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Fuel strikes show no sign of easing off

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Fuel strikes show no sign of easing off


Fishermen in Portugal have vowed to continue with their strike action while pursuing talks with the country’s agriculture minister. Angry over the soaring cost of fuel, the fishermen have already kept their boats in harbour for the last four days. Picket lines have also been set up at several ports to prevent imported fish from reaching markets.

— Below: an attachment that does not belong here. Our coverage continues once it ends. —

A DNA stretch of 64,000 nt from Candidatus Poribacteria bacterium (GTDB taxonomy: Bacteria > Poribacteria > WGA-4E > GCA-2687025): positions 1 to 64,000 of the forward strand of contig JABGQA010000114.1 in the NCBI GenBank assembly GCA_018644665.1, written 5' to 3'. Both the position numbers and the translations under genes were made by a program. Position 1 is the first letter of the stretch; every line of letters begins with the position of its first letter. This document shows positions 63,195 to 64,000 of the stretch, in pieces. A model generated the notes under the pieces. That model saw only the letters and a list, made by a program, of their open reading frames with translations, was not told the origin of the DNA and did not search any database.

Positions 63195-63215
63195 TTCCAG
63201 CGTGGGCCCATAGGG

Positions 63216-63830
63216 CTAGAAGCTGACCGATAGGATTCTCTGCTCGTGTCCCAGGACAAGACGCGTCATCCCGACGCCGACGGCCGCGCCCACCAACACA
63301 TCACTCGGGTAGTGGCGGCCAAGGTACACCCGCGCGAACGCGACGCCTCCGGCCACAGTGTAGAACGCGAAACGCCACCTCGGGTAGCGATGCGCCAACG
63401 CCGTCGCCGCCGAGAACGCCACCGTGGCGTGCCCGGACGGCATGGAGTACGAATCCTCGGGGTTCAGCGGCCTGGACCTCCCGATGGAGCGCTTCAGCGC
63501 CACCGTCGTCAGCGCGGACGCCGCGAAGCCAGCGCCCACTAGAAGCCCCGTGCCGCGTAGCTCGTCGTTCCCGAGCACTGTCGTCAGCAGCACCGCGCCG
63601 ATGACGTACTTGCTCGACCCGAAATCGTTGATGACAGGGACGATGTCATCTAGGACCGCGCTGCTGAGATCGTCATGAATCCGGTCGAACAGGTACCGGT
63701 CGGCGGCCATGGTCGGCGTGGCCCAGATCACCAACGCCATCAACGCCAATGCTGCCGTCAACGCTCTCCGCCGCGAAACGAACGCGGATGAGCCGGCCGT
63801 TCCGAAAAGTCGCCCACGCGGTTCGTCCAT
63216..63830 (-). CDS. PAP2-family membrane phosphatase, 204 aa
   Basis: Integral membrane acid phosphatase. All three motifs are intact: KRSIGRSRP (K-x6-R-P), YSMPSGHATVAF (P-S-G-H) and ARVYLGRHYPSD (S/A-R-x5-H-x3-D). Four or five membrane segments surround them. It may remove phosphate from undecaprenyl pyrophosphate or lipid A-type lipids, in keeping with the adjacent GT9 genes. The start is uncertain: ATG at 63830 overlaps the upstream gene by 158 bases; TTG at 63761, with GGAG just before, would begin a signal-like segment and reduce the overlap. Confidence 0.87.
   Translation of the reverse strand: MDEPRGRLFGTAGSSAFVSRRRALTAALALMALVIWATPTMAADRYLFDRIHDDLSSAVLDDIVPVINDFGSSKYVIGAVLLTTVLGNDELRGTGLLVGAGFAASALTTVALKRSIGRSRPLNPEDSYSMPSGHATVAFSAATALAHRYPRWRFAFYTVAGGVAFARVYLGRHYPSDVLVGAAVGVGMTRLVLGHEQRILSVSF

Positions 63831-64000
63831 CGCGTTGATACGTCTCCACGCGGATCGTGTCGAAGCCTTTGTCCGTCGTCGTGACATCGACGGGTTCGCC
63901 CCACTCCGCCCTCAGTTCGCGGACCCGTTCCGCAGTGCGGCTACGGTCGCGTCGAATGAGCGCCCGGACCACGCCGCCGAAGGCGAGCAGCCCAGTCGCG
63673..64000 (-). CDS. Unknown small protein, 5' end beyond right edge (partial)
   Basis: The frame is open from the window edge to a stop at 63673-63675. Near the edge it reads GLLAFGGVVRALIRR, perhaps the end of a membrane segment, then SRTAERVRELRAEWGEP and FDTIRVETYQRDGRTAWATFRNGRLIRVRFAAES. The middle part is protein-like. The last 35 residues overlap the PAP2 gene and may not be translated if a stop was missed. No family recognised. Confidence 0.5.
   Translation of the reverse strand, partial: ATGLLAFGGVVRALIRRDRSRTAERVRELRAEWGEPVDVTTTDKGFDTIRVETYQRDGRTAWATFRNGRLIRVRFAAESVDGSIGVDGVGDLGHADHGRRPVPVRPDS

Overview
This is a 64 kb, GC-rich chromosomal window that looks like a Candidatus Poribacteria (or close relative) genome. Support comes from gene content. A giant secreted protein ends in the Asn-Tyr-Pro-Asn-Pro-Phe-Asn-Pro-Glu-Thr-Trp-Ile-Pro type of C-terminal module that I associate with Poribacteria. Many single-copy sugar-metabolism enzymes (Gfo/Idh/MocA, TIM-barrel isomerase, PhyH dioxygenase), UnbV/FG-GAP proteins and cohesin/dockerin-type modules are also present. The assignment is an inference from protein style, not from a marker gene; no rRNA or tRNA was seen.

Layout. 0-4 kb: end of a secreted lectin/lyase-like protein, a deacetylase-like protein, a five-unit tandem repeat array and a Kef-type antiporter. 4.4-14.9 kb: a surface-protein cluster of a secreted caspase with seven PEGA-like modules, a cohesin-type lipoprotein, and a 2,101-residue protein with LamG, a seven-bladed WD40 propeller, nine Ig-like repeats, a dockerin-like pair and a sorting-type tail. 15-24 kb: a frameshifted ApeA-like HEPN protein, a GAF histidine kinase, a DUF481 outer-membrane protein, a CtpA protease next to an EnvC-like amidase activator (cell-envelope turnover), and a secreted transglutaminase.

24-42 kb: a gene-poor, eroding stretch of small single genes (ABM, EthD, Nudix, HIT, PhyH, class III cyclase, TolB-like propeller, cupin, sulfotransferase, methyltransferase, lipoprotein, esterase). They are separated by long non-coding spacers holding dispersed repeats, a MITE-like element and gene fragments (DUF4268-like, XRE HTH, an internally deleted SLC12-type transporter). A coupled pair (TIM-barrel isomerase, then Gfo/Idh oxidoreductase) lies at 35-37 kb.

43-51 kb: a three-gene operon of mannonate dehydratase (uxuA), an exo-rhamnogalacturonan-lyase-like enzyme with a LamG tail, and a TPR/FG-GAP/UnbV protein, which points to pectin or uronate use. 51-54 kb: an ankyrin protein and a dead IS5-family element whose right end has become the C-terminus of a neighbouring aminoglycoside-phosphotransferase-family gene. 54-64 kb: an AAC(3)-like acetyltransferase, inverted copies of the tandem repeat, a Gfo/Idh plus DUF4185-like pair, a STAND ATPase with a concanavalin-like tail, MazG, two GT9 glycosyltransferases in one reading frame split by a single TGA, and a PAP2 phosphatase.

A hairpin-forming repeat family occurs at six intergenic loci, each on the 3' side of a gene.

Responding to the announcement, President Hanibal Cavaco Silva said; “The strike action in France and Spain looks like it is already coming to an end. I hope it will also stop in Portugal when people realise the circumstances we are facing.”

But the stoppages elsewhere are far from over. The protests have now continued for more than two weeks in France and spread to other European countries including Spain, Italy and Belgium.

In La Mede near the southern French port of Marseille, fishermen joined truckers and taxi drivers in blocking access to an oil refinery. Police intervened to break up another protest by truckers and farmers outside an oil depot at Frontignan in the south west.

The French government has floated the idea of a Europe-wide cap on sales tax levied on fuel, but the response from European leaders meeting in Frankfurt to celebrate the 10th anniversary of the European Central Bank has been cool.

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